I hate these words.  I hate that I even know how to say these words.  I hate that I know how to spell them like a spelling bee champ!  I hate that I know what it means...

Most of all, I hate that those two words have now defined all the problems my boys have ever faced!  I really liked it when we didn't know...I thought I did anyways. Why have I spent the last 22 years fighting for this day to happen?

HOPE.  I guess when I think about it, it was hope.

I HOPED we really weren't dealing with Shwachman Diamond Syndrome, though it was a good fit for all the symptoms we had.

I HOPED that the doctors had just made a mistake, it was really just a random bone marrow issue without lasting consequence.

The door was left open for HOPE.

Friday, I knew the diagnosis that we would be given.  I should have been prepared, better prepared mentally.  The truth is, the past nine weeks, I hardly turned the pages of the internet to read all about it.  I had HOPED that maybe the clinical testing wouldn't match up with the testing found in the research lab.  I can see now that I was so far into denial...

When Dr. Shimamura said the words...I felt nothing.  But then, she went on and on about what we may or may not expect and I felt everything at once...even things that had nothing to do with Dyskeratosis Congenita!  Things like...how will I do this alone, how will I work and take care of my kids, how will I pay for all these medical expenses, when will we go to transplant, where will we go to transplant, when can I take a nap...Here's the run down.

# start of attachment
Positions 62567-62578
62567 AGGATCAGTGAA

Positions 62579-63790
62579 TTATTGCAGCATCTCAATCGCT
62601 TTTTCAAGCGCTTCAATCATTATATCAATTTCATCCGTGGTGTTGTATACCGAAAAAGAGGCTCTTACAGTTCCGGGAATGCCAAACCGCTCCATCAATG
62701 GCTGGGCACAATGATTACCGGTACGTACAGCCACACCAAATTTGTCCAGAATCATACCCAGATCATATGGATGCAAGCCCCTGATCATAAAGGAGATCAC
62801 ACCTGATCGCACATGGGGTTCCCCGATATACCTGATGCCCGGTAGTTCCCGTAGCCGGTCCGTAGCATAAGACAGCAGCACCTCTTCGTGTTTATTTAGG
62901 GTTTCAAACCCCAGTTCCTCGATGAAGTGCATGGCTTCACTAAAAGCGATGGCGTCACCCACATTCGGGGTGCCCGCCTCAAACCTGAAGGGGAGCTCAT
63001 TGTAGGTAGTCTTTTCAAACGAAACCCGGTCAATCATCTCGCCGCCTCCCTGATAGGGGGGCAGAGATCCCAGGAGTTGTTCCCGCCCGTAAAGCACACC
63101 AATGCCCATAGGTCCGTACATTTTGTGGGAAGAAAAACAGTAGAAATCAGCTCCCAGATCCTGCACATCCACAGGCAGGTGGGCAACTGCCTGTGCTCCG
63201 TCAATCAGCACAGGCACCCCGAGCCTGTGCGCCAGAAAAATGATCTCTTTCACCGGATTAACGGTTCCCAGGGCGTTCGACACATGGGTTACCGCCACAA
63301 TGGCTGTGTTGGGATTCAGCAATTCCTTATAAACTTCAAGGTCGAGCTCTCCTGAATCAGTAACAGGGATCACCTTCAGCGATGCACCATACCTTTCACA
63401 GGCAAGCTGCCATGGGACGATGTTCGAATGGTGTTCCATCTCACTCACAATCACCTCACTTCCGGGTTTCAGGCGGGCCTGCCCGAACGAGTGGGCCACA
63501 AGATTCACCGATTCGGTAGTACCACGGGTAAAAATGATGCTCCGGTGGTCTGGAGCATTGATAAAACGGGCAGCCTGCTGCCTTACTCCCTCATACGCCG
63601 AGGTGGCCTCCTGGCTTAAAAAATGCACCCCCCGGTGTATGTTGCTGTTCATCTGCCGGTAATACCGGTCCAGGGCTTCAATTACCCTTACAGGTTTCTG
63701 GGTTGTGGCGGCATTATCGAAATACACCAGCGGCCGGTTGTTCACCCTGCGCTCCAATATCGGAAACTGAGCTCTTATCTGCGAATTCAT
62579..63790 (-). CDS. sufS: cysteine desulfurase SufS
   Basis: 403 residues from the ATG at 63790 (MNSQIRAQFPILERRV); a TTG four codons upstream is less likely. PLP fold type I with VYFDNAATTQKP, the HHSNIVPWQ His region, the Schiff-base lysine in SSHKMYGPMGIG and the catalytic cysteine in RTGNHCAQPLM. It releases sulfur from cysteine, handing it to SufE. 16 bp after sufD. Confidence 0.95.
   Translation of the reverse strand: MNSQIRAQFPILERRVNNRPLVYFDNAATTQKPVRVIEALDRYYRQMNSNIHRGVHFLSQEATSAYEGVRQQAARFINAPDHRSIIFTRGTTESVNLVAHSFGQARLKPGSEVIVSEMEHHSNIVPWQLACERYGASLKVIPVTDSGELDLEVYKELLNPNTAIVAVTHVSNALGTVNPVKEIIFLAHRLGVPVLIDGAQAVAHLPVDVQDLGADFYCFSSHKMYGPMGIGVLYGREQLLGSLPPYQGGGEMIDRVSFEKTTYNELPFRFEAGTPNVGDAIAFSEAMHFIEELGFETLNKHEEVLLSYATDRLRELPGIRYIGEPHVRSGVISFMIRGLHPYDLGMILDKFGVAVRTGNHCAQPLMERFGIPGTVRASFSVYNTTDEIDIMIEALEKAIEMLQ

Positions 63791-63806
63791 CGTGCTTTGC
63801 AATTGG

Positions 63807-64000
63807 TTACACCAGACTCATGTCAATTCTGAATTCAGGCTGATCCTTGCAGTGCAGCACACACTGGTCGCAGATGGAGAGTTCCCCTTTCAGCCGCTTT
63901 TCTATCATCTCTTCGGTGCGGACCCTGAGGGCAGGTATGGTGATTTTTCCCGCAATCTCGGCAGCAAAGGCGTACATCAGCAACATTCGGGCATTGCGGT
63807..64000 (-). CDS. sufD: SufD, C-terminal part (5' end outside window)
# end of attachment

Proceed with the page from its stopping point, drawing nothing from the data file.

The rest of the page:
High rate of Leukemia
High rate of solid cancerous tumors
High rate of skin cancers, mouth, throat, tongue,colon, pancreas and gut cancers among others
Pulmonary Fibrosis
Eye problems
Heart problems
Liver Fibrosis, Cirrhosis
Bone marrow failure
Immune failure

That's the short list. The boys have all but the top three.  Liver enzymes come and ago into the normal range.

We need to add to our team of specialists:
Ophthalmology
Cardiology
General Surgeon
Oral Surgeon
Pulmonology

At least 5 new doctors...in addition to

Gastroenterology
Oncology
Hematology
Neurology

The boys will need yearly biopsies at least on their marrow, at times, they may need to be done more frequently and endoscopies and colonoscopies to check for cancer.  She urged us to remember that the sooner we catch the cancer, the better our odds of fixing it. She also said that we no longer have the luxury of taking the wait and see approach...for anything.

Just to clarify; only the boys have this genetic smorgasbord of misfortune.  Shelbie's buffet is altogether different.  She has the bone marrow failure but is riddled with some pretty major auto immune stuff.  They have no idea what to do with her.  All they can tell me is that she has a different, genetic disease, obviously with an autoimmune component!